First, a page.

Drawing on paper tends to be the fastet way for me to work on ideas. It works well when working alone or with others. The speed of pencil on paper is simply unmatched with digital forms. The downside is that the paper is not as easily shared with others and it takes a little more time to become digital.

Using paper for design was in part an idea for an application that I had not too long ago. As happens, one day I found myself doodling on my notepad. This time however the doodles had a purpose. They were the components of an angry birds style physics game that was swimming around in my head: Angry Drawings. In the game you shoot a small sphere at a stacked up set of geometric shapes that you have drawn. My current set of doodles included the target shapes, the sphere, and a simple background. The epiphany was to simply photograph the doodle with my phone, bring that into a photo editing software, slice the image up, and then plop it into a simple game engine, then viola! Game On. Angry
Drawings Sketches

Back to this week; I had a few meetings with folks about developing mobile applications for a few target audiences and purposes. I went looking for what prototyping tools where available that a moderately computer savvy end user might be able to use to spec out what they were hoping for. Something I could point them towards to better flesh out their ideas. After looking at a few computer and device based solutions, I came across POP - Prototyping on Paper (free on iOS and Android). I was happily surprised at it’s paper-based approach.

POP allows you to work much the way I had done with Angry Drawings. You draw out your interface on paper, take a snapshot, attach actions to areas on the screen, and then simulate your idea. Viola! Demo On. It’s a brilliant method of getting an idea on paper to an interactive prototype. Additionally, anything you can draw, sketch or highly detailed, you can incorporate into your simulation quickly and easily. So easily, any moderately saavy end user should be able to mock up their ideas with ease.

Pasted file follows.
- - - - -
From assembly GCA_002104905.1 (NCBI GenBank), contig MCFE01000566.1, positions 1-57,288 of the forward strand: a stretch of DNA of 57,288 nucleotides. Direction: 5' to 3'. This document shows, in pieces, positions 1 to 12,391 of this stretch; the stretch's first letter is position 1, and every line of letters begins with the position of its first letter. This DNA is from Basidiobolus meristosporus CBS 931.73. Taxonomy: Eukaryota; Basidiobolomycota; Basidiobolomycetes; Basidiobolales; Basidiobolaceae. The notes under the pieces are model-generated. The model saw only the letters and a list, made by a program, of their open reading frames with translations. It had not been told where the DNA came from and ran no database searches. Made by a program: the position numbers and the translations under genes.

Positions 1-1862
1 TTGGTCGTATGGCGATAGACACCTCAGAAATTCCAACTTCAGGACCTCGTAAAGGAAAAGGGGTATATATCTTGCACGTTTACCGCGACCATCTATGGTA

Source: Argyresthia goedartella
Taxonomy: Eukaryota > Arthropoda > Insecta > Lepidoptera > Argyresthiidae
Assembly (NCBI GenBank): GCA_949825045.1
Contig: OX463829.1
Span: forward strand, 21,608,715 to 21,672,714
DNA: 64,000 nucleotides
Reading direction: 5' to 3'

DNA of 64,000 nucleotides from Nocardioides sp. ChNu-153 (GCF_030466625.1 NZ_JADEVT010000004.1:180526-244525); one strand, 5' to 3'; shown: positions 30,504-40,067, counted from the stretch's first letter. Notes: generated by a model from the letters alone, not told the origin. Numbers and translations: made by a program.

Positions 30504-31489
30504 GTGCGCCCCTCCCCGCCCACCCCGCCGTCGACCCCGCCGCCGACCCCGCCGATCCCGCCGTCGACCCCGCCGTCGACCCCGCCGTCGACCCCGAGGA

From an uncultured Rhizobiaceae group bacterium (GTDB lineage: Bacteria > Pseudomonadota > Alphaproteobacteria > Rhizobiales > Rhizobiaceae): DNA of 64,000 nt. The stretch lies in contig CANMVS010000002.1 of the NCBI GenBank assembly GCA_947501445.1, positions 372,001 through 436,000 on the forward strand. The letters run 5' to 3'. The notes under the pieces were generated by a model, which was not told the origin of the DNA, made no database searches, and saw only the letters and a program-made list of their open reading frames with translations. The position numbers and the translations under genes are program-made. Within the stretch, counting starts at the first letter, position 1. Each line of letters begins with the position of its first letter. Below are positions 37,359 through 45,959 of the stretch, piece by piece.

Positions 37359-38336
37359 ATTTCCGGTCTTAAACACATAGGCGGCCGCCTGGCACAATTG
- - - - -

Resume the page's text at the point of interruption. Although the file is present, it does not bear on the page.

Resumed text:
Of course with POP you can also share prototypes with others. You also have the ability to gather their feedback through the app. When working with others who may be remote or just want to be able to demonstrate the idea, this is are incredibly useful features. They allow you to give out a working demo to your partners, customers or communities. They can instantly understand what the app is trying to do and how your design intends to do it. It makes super fast idea to deployable prototypes possibile.

POP is not the only method of this low-friction prototype approach. PowerPoint and Keynote have been my long-time standby recommendations for building prototypes with a low learning curve and low cost of entry. Presentation software, like these, are ubiquitous and provide a very flexible stack of slides that you drop screen shots, images, and simple mock-ups into. Making sections of the screen clickable and able to transition to another slide in the deck is simple and approachable. It’s a short step for the masses that already make presentations for other purposes. Making them look like a mobile device is perhaps the most difficult task.

Also, Pixel Press has been working, for some time, on their paper-based game design software. However their Kickstarter project and progress have yet to make it out to the public. Their latest projection is to release on iOS in Spring 2014. I’ll believe it when I see it. Until then, it feels like a lot of marketing and vapor-ware.

In the end, I don’t expect POP to replace PowerPoint or Keynote as my recommendation for others, but for myself, I think it will be a boon in fleshing out if an application is worth making by playing it out a little more than you can with paper only. It will save me time mocking up in Xcode, only to determine the flow is wrong. And, it will allow me to doodle more.

Updates

April 7, 2014: It’s actually a bit tricky to get POP to take good pictures of the paper prototypes. The color and angle are often slightly off on the different screens. This makes each screen look different. Also having a tab bar on each screen means you have to redraw it each time, on each paper prototype. This suffers as the tab bar drawing is in a slightly different place on each screen. The slight adjustment is quite annoying when demo-ing the app. These are not no-go problems, but quirky enough to make it not as fun.